And the worst one. The world seems to be imploding. Death, wars, pain, and suffering are rampant. Selfish, shallow entertainment and divisive, partisan politics are the focal point of the media, spun expertly to capitalize on foolishness. Greed is the perpetual, driving thought of society. Community, responsibility, and self-sacrifice are forgotten. Love has become a byword of sensuality and romanticismInto the corner I huddle, petrified. Turn out the lights. Let me lay here in ignorance. I'm so tired.

"For My yoke is easy and My burden is light." Matthew 11:30

His burden is so light, I can not bear to hold it up! His yoke is so easy, I toil and struggle to work its righteousness! I feel constantly a failure!


It's so simple. Christian men and women I plead with you now. Remember.

Remember who you were. What brought you to the cross? Who made clear the path to the Father? If not for His salvation, where would you be? Lost in sin. Lost in ourselves. Desperate. Destitute. Delusional. Depraved. We were apart from God and apart from true joy because we were stumbling in sin.

"But God be thanked that though you were slaves of sin, yet you obeyed that form of doctrine to which you were delivered. And having been set free from sin, you became slaves of righteousness." Romans 6:17-18

Oh, Christians, it's so simple. We complicate matters. We separate ourselves from those teachings we learned in the newness of Christ. We've forgotten the widow, the orphan, the needy. Most importantly, we've forgotten the righteousness of our God. The same righteousness we were called into. We have slipped into sin. When we indulge in sin, we can not bear the weight of righteousness.

We need only submit to return to Him! We need not wallow in the muck any longer. He will wash us and set us apart. Freedom is ours for the taking. He's paid the price. Free to be slaves! How glorious a thought; how wondrous a joy! Slaves to something we had no right to claim. Slaves to perfection that none of us deserves.

Submit to God. You know what the Spirit has spoken on your heart. Live it. Pursue righteousness for the perfect gift that it is. We will stumble. Will we learn? Will we truly give it to the One who has already done everything to reconcile us to Him? Will we stop clinging to our desires and turn them over?

Praise God that His Son submits to the authority of the Father! Praise God that His Son is One who would not be deceived by evil temptations! Praise God that His Son refuses to cave to selfish desires! Oh, that I would be like His Son and honor our Father!

© 2011 Seth Alan Jackson 

Wednesday, September 21, 2011


There were many times in my life when I wished I had a brother. Someone who knew genuine masculinity and sought to challenge me to pursue it. Someone who understood what it meant to push the limits of the envelope. When my sisters wanted to play "tea party" and demanded I participate, I wished I had a brother. When my sisters would dress the cat up and I wanted to don camouflage and liberate it from it's insidious torturers, I wished I had a brother. When there were birthday parties with numerous giggling girls chattering on until the wee hours of the morning, I wished I had a brother. When my sisters were chasing me down to put headbands on me like some comedic doll to accessorize, I wished I had a brother. I learned to hide headbands.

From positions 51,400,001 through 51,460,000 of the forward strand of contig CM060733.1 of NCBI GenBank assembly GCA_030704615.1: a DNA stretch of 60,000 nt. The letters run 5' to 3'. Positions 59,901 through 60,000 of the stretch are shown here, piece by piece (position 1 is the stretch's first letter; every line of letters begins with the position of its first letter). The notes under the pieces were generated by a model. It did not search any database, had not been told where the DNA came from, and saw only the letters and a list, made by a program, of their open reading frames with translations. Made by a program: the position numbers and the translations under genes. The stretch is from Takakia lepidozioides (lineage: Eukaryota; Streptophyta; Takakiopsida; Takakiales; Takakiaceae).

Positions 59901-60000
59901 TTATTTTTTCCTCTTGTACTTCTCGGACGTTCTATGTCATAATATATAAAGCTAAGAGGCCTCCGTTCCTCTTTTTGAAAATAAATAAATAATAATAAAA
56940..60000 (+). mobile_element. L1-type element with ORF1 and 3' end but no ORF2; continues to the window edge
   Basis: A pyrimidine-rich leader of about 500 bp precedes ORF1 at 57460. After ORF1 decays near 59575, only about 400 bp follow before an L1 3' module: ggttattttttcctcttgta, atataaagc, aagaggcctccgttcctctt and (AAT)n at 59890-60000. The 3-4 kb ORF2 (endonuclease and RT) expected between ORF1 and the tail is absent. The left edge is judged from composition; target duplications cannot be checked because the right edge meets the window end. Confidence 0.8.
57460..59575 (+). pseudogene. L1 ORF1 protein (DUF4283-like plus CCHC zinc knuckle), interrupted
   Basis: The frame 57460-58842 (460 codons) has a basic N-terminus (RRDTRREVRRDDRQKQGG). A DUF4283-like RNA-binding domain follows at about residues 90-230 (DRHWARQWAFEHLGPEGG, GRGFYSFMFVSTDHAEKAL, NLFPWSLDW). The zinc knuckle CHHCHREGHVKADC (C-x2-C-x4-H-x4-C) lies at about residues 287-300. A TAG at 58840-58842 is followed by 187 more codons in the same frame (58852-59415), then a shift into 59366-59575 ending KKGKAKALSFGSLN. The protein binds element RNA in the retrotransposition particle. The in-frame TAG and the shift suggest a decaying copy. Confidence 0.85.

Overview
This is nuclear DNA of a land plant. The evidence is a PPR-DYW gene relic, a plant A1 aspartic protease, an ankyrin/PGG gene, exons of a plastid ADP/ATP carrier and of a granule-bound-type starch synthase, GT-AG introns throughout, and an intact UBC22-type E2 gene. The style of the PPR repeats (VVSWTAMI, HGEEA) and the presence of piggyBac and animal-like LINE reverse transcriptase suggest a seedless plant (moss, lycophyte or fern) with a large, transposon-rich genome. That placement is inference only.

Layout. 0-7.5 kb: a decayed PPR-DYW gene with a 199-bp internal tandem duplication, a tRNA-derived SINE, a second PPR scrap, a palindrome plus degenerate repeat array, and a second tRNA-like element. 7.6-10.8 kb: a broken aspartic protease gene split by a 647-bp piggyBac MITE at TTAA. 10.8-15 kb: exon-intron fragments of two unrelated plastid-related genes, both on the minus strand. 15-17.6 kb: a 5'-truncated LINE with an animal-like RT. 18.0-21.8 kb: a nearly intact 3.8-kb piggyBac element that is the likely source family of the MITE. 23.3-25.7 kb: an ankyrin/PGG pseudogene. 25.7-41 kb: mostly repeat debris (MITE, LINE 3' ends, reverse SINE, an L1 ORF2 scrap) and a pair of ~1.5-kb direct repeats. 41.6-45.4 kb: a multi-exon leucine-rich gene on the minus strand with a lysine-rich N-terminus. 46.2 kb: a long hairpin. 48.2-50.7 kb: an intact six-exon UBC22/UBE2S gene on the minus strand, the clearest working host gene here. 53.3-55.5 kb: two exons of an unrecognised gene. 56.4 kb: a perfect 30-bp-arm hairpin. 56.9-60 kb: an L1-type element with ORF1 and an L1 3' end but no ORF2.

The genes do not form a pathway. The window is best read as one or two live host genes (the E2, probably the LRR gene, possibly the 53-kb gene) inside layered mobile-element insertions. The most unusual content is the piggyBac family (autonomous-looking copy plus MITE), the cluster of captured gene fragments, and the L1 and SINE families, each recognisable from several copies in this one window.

Forgive me ladies, I do not mean to ostracize you today. I am thankful for my wife and the many ways in which she is beautifully feminine. I celebrate how she pursues adopting the persona of the Proverbs wife and the numerous ways in which she has succeeded. It is a challenge and a blessing to pursue treating her with Christ's gentleness and love. May He and she forgive me for the many ways I fail. I am thankful for my sisters. They have taught me much in life outside of my distaste for headbands. I am thankful for my mother. Her love and generosity is a profound reflection of Christ's.

But I really wish I had a brother. Even more so today than when I was growing up.

Our world has changed. The modern church has changed. We live in a day when it is considered a sin to admonish one another, even in love. Our sense of American individualism has trumped the call to the communal life that our God has given us. Oh, we go to church and sit in the seats and sing the songs and pray the prayers. We partake of the table and then trivialize the entire process. We justify the ritualism we have embraced in the church by claiming the grace of God. (Praise God for His grace!) We seem to have forgotten the fear of God. For no sooner have we been partakers in the gift of fellowship, than we go back to our homes and indulge in the distractions of life.

Entertainment has become the dominant driving force in our lives. I could indulge in the plethora of forms we use to distract ourselves, but I think "entertainment" is more than sufficient. This is the American idol. We are no different than Rome with her Coliseum. We have pushed escapism through media to the point that we have difficulty identifying ourselves in community without it. We associate by what we watch, hear, and play through our modern and not-as-modern (de)vices. So much so that we don't know the names of our physical neighbors. And we slip into complacency. Complacency is the breeding ground for sin. Stagnancy is a symptom of being separated from that Godliness to which we were called. And then when someone points out that we are stagnant and complacent, we run and hide in our distractions.